what was in place when hurricane katrina hit. and this storm, of course is no katrina, and so we feel very comfortable with the system as designed will perform the way we think it will. >> reporter: after katrina swamped the levees and swamped the city, almost every levee was reinforced or rebuilt entirely. that's 133 miles of work over the last seven years. an example, the 17th street canal, during katrina, it breached, flooding the entire neighborhood of lakeview. now, a temporary series of pumps and 11 gates, 11 tons apiece, separate the storm surge that comes across lake pontchartrain from that canal and the city of new orleans. the cities say the levees are ready and the people here say they're ready, too. within the last hour, "road closed" signs going up over the more vulnerable spots around new orleans. also we were hearing loud speakers telling people the floodgates close in a half hour. most flights coming into new orleans canceled, diane.
>> all right, ginger, thank you. and we will be there day and night watching the storm. and as we said, isaac has effectively put the big event here in tampa on hold. in fact, when i look out here right now in the hall, i see mostly just journalists. but there was one brief event earlier today. there it is, the gavel marking the official opening of the convention, though minutes later, the day adjourned. in "your voice your vote," what about governor romney tonight? a new abc news/"washington post" poll shows it is a dead heat three days before the speech of his life and abc's david muir is covering him. david. >> reporter: diane, good evening from boston, we're hearing the romney campaign is mindful of the track of that storm, today, the governor and his wife ann romney practicing their speeches inside a high school auditorium. a member of the team telling me
ann romney did very well, but they wanted to give her another run at it today. aware of that storm-gathering strength governor romney and his wife ann also wear something else is approaching, their moment in front of a national audience. practicing their speeches in new hampshire today for the second day in a row. a sign of how much is riding on their every word. both times they were asked, how's the speech coming? >> how's the speech? >> great. >> yourself isn't great, governor? >> my wife's. >> reporter: ann romney, of course, up first. tomorrow night, the first night of the convention, the campaign is counting on her star power play ought in prime time, particularly among women that she can convince voters that her husband cares about their needs. and that's there is a personal side of him. >> when he is around the house, he's a great help. >> reporter: she'll talk about mitt, the husband, the father, the grandfather. a story they need to tell. in a new abc news poll, 58% registered voters feel mitt romney would do better to favor
the wealthy than the middle class and president obama leading 61% when come to be seen as more friendly, more likable. as for governor romney's speech thursday night, he gave a thumbs up for his practice run. but his campaign aware of the uncertainty that surrounded isaac. the governor, meanwhile, hinting don't expect a personality makeover, when asked what he makes of some voters are not liking him -- >> you know, all i can do is be who i am. you know that popeye line "i am what i am and that's all that i am." >> reporter: as to who he will be on that stage, his late father george and his mother lenore who ran for senate, her son right there. >> i'm drafting a campaign speech and thinking about the kinds of things my dad would say if he had the chance to offer that speech. >> the governor there talking about who he'll be thinking about on that stage. first up, though, ann romney, in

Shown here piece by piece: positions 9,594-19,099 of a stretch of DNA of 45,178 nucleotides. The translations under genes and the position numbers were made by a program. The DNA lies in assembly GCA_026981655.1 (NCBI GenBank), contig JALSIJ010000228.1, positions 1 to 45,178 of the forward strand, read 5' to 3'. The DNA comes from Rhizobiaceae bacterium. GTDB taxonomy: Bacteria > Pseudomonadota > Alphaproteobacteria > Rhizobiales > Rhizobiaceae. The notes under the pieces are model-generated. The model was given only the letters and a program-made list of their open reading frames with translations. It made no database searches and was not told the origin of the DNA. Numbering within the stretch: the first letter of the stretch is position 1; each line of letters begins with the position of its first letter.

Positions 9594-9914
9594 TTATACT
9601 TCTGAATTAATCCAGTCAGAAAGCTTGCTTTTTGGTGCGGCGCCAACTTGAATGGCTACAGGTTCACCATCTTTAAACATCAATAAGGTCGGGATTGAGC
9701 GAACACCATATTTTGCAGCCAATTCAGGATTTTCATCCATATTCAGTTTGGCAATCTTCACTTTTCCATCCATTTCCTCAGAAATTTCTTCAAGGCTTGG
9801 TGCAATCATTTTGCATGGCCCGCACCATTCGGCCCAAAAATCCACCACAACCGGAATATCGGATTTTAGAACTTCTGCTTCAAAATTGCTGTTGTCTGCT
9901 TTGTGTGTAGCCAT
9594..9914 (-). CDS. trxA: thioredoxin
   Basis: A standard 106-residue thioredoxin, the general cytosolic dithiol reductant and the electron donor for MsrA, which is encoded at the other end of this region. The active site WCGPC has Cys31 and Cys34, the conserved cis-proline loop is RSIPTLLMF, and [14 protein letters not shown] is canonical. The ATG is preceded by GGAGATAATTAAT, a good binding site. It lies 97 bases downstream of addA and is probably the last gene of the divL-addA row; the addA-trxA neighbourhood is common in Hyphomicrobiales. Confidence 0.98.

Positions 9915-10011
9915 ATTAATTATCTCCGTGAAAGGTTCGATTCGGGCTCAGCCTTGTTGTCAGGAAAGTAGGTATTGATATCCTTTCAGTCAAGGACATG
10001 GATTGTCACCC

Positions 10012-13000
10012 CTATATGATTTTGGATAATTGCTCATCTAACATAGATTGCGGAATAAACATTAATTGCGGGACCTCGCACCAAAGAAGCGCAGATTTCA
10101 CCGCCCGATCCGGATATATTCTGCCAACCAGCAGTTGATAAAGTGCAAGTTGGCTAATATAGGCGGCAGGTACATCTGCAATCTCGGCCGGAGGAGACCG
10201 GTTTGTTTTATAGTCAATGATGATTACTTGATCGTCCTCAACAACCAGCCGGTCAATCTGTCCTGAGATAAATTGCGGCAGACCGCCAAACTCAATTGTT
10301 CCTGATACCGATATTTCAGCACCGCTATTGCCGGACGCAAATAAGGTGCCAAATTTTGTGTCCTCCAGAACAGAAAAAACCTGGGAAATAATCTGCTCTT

front of the biggest audience tomorrow night. tonight, though, they tweeted out this picture of her baking in her boston area home, her favorite welsh cake. they plan to take that down with them as she headed down to tampa. >> thanks so much, david. i'm here, the abc news broadcast booth up above the convention floor, where we can also look up at the 120,000 balloons waiting to drop down and the convention stage. by the way, every inch of that stage has been planned to the tv viewing audience at home. and the chairman of this convention, the man in charge, speak of the house, john boehner. >> are you following the hurricane minute by minute? >> yes, i'm watching it. >> do you feel it's tamped the enthusiasm? >> certainly, a lot of people are going to be concerned after what they've been through with katrina, they have another big hurricane coming in. it's a cause of concern. >> ultimately, he says governor romney and the republican national convention will make the call about tone. his job is planning. and he points out something on the wall. a ticking clock. it's the national debt. >> it's the debt clock there. >> is that like a ticking
heartbeat up there for you? >> this is going to be the burden for our kids and grandkids and we don't deal with it. instead of getting smaller it's getting bigger. >> one impetus for governor romney's selection of paul ryan as his running mate. yet, a new abc news/"washington post" poll says 2 to 1 americans oppose the ryan plan to change the current medicare system. >> you want to fix it, fine, but don't change the medicare system the way it is now. >> i think what people are saying, they want to make sure that medicare's going to exist. >> but it doesn't worry you, they're saying, we don't want to change the system? >> if the system doesn't change, it will go broke. republicans have been forthright about the needs of fixed medicare. and our colleagues across the aisle want to be critical of us, but they have no plan. they've put nothing on the table to help fix medicare. so they want to have this debate, let them. >> the speaker says they're here make this week count, including for the man who has to reintroduce himself as the nominee.